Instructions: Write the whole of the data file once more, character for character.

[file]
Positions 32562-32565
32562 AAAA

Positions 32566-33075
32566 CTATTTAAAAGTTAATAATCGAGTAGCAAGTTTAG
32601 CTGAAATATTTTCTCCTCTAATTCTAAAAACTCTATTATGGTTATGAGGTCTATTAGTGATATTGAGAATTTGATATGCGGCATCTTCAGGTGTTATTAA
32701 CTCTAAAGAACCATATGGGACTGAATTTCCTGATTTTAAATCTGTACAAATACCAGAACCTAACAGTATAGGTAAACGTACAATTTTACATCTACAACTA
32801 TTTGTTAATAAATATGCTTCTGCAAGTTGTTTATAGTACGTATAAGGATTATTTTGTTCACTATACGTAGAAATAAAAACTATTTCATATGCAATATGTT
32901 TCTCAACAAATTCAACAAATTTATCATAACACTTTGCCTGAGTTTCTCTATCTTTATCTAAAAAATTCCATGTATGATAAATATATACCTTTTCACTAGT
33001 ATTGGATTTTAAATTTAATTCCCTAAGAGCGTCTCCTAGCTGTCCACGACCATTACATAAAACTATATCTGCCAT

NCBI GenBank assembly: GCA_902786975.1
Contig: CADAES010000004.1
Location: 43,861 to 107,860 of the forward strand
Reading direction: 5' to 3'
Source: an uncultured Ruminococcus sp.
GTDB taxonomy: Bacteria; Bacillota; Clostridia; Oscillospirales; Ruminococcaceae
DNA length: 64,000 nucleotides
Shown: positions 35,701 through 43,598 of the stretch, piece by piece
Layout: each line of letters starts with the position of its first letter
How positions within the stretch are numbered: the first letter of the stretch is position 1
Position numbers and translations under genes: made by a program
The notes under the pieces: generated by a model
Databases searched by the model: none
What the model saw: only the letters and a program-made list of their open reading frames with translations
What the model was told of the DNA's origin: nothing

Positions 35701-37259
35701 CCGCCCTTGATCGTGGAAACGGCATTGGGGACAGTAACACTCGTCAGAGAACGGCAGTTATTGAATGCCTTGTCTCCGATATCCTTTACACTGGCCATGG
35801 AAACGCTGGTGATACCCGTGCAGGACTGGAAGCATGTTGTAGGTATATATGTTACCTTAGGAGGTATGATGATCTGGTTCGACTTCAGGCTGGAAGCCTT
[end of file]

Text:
Positions 32562-32565
32562 AAAA

Positions 32566-33075
32566 CTATTTAAAAGTTAATAATCGAGTAGCAAGTTTAG
32601 CTGAAATATTTTCTCCTCTAATTCTAAAAACTCTATTATGGTTATGAGGTCTATTAGTGATATTGAGAATTTGATATGCGGCATCTTCAGGTGTTATTAA
32701 CTCTAAAGAACCATATGGGACTGAATTTCCTGATTTTAAATCTGTACAAATACCAGAACCTAACAGTATAGGTAAACGTACAATTTTACATCTACAACTA
32801 TTTGTTAATAAATATGCTTCTGCAAGTTGTTTATAGTACGTATAAGGATTATTTTGTTCACTATACGTAGAAATAAAAACTATTTCATATGCAATATGTT
32901 TCTCAACAAATTCAACAAATTTATCATAACACTTTGCCTGAGTTTCTCTATCTTTATCTAAAAAATTCCATGTATGATAAATATATACCTTTTCACTAGT
33001 ATTGGATTTTAAATTTAATTCCCTAAGAGCGTCTCCTAGCTGTCCACGACCATTACATAAAACTATATCTGCCAT

NCBI GenBank assembly: GCA_902786975.1
Contig: CADAES010000004.1
Location: 43,861 to 107,860 of the forward strand
Reading direction: 5' to 3'
Source: an uncultured Ruminococcus sp.
GTDB taxonomy: Bacteria; Bacillota; Clostridia; Oscillospirales; Ruminococcaceae
DNA length: 64,000 nucleotides
Shown: positions 35,701 through 43,598 of the stretch, piece by piece
Layout: each line of letters starts with the position of its first letter
How positions within the stretch are numbered: the first letter of the stretch is position 1
Position numbers and translations under genes: made by a program
The notes under the pieces: generated by a model
Databases searched by the model: none
What the model saw: only the letters and a program-made list of their open reading frames with translations
What the model was told of the DNA's origin: nothing

Positions 35701-37259
35701 CCGCCCTTGATCGTGGAAACGGCATTGGGGACAGTAACACTCGTCAGAGAACGGCAGTTATTGAATGCCTTGTCTCCGATATCCTTTACACTGGCCATGG
35801 AAACGCTGGTGATACCCGTGCAGGACTGGAAGCATGTTGTAGGTATATATGTTACCTTAGGAGGTATGATGATCTGGTTCGACTTCAGGCTGGAAGCCTT